The negligent act that led to your baby's injury may appear evident to you. Although medical malpractice-related cases are often complicated. Therefore, it is in your best interest to involve an experienced lawyer in your case right after you learn of the likelihood of a medical professional being negligent.

In Arizona, you must prove the following four elements after filing your medical malpractice case to show a party was negligent:

  • Duty—you should prove that the liable physician or other medical provider owed you the duty to offer quality care that any reasonably prudent healthcare provider specialized in the same field would have offered under similar circumstances.
  • The breach of duty—after showing the medical provider owed you a duty of care, you should then show they breached that duty by failing to provide the expected level of care.
  • Causation—once you prove breach of duty, you must demonstrate the healthcare provider's negligence in falling short of their obligation led to your baby suffering resulting injury
  • Damages—lastly, you must prove the injury your child sustained due to medical negligence made you incur damages. The damages may be non-economic, such as loss of enjoyment of life, pain, and suffering, and economic, like future, current, and previous medical expenses.

If you prove these four facts successfully, you may recover the maximum compensation amount for the recoverable damages under Arizona personal injury law.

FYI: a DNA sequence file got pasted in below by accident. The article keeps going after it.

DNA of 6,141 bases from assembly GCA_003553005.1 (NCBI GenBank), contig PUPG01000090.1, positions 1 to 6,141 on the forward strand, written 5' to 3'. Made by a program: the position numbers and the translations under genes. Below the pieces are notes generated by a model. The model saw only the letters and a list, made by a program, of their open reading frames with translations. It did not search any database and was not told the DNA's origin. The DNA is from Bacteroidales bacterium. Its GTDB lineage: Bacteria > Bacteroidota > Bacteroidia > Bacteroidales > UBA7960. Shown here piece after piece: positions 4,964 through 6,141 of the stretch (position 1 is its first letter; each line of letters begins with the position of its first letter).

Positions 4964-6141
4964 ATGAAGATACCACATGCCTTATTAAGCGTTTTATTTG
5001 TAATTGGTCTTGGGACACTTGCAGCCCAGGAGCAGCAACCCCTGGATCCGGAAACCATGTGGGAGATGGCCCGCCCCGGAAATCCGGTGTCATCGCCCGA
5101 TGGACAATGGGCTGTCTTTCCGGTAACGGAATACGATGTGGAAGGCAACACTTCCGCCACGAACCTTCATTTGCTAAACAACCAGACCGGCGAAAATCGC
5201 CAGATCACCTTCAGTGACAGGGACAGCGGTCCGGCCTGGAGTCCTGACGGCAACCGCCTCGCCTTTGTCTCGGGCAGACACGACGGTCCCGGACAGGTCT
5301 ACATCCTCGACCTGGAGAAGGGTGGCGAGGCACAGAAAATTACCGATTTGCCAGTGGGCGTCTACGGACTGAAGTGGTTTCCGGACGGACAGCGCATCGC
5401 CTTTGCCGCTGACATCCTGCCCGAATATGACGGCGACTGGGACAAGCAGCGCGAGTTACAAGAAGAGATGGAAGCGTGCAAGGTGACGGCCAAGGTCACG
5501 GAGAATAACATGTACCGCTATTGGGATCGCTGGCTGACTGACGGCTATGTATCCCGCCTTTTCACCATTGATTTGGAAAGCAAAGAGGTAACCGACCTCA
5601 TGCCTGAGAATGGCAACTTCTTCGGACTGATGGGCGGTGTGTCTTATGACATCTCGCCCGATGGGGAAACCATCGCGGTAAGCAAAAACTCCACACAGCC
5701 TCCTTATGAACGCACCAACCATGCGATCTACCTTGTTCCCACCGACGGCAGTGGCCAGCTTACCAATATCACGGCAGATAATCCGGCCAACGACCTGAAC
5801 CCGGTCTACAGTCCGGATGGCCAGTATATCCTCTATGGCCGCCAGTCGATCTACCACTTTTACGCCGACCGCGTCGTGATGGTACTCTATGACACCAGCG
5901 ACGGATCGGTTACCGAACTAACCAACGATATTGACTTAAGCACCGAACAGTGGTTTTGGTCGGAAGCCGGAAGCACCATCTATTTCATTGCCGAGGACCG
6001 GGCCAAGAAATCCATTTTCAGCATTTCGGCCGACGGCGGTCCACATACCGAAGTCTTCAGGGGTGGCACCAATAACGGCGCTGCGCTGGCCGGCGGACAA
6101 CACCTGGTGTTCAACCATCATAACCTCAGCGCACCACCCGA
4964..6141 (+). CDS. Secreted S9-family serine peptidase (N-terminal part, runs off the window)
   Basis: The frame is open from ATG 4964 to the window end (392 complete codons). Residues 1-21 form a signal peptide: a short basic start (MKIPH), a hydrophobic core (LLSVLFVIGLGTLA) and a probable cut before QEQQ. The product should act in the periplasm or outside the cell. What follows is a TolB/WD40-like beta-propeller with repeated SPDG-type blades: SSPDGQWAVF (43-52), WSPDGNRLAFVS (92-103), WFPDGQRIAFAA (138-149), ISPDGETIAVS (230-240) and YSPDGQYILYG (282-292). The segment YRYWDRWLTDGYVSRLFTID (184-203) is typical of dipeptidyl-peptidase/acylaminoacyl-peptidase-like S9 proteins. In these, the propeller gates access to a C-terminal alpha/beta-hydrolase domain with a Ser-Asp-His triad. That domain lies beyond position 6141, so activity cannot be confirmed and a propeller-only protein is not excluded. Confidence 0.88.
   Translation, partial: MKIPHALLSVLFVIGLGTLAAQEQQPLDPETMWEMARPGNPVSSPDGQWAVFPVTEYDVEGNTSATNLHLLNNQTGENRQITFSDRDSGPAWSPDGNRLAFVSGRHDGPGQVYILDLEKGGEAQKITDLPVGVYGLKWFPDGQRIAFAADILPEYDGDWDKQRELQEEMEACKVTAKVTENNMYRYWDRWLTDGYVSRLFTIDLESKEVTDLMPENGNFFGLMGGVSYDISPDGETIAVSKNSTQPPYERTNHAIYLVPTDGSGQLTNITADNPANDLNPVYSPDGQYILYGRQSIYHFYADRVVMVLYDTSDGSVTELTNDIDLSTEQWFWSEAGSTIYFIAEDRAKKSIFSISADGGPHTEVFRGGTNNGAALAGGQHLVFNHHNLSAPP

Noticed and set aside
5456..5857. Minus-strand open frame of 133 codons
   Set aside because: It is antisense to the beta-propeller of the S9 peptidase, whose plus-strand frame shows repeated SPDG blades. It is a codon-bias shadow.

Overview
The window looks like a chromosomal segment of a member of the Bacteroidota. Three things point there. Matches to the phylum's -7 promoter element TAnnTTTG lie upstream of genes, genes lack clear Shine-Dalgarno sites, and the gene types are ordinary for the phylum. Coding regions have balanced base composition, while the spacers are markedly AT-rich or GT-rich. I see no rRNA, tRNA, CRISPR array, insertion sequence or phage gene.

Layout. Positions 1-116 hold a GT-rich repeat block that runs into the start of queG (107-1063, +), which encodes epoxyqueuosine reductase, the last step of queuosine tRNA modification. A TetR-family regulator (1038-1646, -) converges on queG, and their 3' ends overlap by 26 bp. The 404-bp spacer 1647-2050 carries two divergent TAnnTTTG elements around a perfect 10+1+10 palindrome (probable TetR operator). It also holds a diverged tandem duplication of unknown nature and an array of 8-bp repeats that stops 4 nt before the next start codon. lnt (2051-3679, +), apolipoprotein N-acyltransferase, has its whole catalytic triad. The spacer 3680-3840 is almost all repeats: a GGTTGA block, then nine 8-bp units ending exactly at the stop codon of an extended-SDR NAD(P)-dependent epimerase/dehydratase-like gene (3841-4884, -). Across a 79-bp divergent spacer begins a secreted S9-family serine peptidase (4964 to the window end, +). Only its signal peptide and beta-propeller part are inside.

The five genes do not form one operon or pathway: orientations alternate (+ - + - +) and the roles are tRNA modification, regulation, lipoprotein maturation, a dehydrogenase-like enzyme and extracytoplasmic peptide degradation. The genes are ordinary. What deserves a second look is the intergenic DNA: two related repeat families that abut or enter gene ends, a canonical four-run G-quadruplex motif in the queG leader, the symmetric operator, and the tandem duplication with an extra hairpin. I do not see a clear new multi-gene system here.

Types of Damages Recoverable in Perinatal Hypoxia Cases

Under Arizona statute, you and your baby may have the right to recover compensatory (non-economic and economic) damages for:

  • Medical costs, including future, current, and past expenses.
  • Care, therapy, and rehab costs.
  • Lost wages.
  • Mental anguish.
  • Loss of enjoyment of life.
  • Physical suffering and pain.
  • Reduced earning capacity.
  • Disfigurement.
  • Permanent or temporary disability.
  • Special schooling.
  • Other recoverable damages under Arizona law that are specific to your case.

Proving a doctor's or other medical provider's negligence resulted in your baby suffering an injury and you and the baby incurring damages is an intricate legal process. The process requires a detailed comprehension of the case facts, quality expert testimonies, expertise as an attorney, and experience in medical malpractice matters.

The Statute of Limitations for Arizona Perinatal Hypoxia Cases